I came close to falling for the DROA's carefully crafted mailing. I received several DROA domain renewal reminders, and it wasn't until I checked my records that I realized the company wasn't the one with whom I had registered my domain. After re-reading the notice it became clear that DROA was targeting soon-to-expire domains in the hopes of prompting them to switch.

The judge in the case agreed with my conclusions.

In her injunction, U.S. District Judge Naomi Buchwald found DROA's methods "neither accidental nor innocuous, but calculated and intended to confuse and mislead consumers."

Clearly it pays to read -- and re-read -- anything that appears to be a new "bill" that arrives in your mail from an unknown company.

EXPENSIVE SPAM. If those junk e-mail messages cluttering your In-box every day are a pain, take solace in the fact you aren't alone. Junk e-mail -- also known as "spam" -- is on the rise and will continue to do so, experts predict.

According to a recent study, spam has a considerable financial impact on corporations. The study by California-based market researcher Ferris Research reports that 15 to 20 percent of all e-mail messages sent to corporate organizations is spam.

The annual cost to U.S. business who must deal with spam in their e-mail networks is estimated at a staggering $9 billion. Lost productivity accounts for an estimated $4 billion of the total. The balance is attributable to hardware, bandwidth and support costs.

The corporate cost of spam in Europe is smaller -- $2.5 billion -- but the report noted that there is no indication the torrent of junk e-mail is going to decrease in the future.

The cost of spam eventually filters down to all of us as just another cost of doing business. Don't be surprised to see Congress consider legislation this year that could curb the flood of spam.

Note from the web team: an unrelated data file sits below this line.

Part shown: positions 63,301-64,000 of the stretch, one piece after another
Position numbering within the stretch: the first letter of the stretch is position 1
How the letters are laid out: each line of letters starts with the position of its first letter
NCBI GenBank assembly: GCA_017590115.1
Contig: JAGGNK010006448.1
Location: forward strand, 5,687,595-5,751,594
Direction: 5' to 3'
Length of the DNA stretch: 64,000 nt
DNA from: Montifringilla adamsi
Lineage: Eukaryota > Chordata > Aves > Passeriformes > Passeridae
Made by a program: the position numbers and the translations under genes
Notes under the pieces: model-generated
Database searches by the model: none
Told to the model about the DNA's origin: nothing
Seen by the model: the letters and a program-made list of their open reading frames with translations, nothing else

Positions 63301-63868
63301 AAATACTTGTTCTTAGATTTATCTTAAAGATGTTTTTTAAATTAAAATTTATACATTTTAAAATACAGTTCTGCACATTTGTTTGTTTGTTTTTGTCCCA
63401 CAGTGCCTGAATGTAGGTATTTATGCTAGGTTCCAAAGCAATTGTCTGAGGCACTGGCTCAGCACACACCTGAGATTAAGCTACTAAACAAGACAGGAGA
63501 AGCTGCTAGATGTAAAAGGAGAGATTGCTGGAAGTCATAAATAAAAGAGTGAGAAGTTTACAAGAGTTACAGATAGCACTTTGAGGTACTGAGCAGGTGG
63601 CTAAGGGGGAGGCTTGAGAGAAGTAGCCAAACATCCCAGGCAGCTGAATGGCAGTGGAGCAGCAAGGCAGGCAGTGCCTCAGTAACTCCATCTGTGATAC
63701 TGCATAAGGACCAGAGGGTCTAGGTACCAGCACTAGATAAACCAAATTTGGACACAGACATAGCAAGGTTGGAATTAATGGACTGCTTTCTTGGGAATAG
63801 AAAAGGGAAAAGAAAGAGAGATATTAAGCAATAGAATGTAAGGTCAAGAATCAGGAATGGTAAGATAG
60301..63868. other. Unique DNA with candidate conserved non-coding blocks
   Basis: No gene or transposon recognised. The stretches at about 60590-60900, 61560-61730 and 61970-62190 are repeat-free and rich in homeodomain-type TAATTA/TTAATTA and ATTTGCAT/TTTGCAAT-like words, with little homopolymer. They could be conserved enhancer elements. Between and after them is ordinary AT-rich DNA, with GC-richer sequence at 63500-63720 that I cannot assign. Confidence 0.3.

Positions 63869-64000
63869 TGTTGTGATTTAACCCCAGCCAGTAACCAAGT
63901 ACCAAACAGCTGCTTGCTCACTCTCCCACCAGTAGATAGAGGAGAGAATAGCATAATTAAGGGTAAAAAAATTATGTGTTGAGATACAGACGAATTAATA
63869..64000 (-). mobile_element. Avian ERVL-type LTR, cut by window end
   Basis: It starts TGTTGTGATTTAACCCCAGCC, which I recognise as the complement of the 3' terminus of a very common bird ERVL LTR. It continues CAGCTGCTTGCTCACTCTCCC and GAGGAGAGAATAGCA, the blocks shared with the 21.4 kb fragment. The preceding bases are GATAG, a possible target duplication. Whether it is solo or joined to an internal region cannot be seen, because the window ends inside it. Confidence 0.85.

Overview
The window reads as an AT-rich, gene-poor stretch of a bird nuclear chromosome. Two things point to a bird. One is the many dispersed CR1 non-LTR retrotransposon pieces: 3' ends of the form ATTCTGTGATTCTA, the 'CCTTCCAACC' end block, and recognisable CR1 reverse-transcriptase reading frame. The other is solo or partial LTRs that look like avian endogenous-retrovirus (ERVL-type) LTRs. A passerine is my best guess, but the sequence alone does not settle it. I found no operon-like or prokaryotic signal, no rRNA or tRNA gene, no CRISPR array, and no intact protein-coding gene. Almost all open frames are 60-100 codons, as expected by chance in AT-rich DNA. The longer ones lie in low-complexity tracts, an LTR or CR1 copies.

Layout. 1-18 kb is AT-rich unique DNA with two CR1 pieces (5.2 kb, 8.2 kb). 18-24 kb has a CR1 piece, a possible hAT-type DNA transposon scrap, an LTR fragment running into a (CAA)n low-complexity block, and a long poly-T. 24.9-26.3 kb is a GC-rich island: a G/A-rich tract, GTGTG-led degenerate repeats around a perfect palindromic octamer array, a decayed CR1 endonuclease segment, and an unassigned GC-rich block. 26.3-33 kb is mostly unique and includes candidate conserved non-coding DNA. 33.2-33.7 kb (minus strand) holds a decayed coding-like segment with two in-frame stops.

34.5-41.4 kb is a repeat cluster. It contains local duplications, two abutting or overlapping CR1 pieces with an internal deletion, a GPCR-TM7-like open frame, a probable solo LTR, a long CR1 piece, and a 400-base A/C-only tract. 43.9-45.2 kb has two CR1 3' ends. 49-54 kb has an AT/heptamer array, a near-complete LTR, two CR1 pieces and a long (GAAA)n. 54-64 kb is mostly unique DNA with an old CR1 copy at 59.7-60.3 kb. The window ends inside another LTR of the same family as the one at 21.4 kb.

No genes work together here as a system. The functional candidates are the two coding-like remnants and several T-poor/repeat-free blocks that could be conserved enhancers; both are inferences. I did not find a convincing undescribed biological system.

NET TURNS 20, WE THINK. This year marks the 20th anniversary of the protocol that made the Internet possible: TCP/IP.

TCP/IP, which stands for Transmission Control Protocol/Internet Protocol, was implemented on Jan. 1, 1983. It was developed to replace the older NCP protocol.

The new protocol was created to handle the ever-growing network of computers that was then known as ARPANET. ARPANET was begun 1969 as a Department of Defense project to build a computer network that could withstand a nuclear attack. As the network grew in the 1970s, the non-military portion of ARPANET was splintered off. It continued to grow as computers at universities, research institutions and defense contractors were connected together. Due to the limitations of NCP, a new protocol was necessary to allow the network to continue to grow; this led to the development of TCP/IP.

Vint Cerf, the man who is credited with co-designing the TCP/IP protocol with Robert Kahn, has said the new protocol was "designed to be future-proof and run on any communication system."

The switch created quite a bit of controversy among users, and it had to be forced on some who resisted the change. Fewer than 1,000 computers were networked when TCP/IP was implemented in 1983. Today, the number of computers that make up the Internet number in the millions -- proof, in my view, that Cerf and Kahn met their goal with TCP/IP.

Comments and questions about this column may be sent to jbrooks@myoldkentuckyhome.com, or visit www.myoldkentuckyhome.com on the World Wide Web.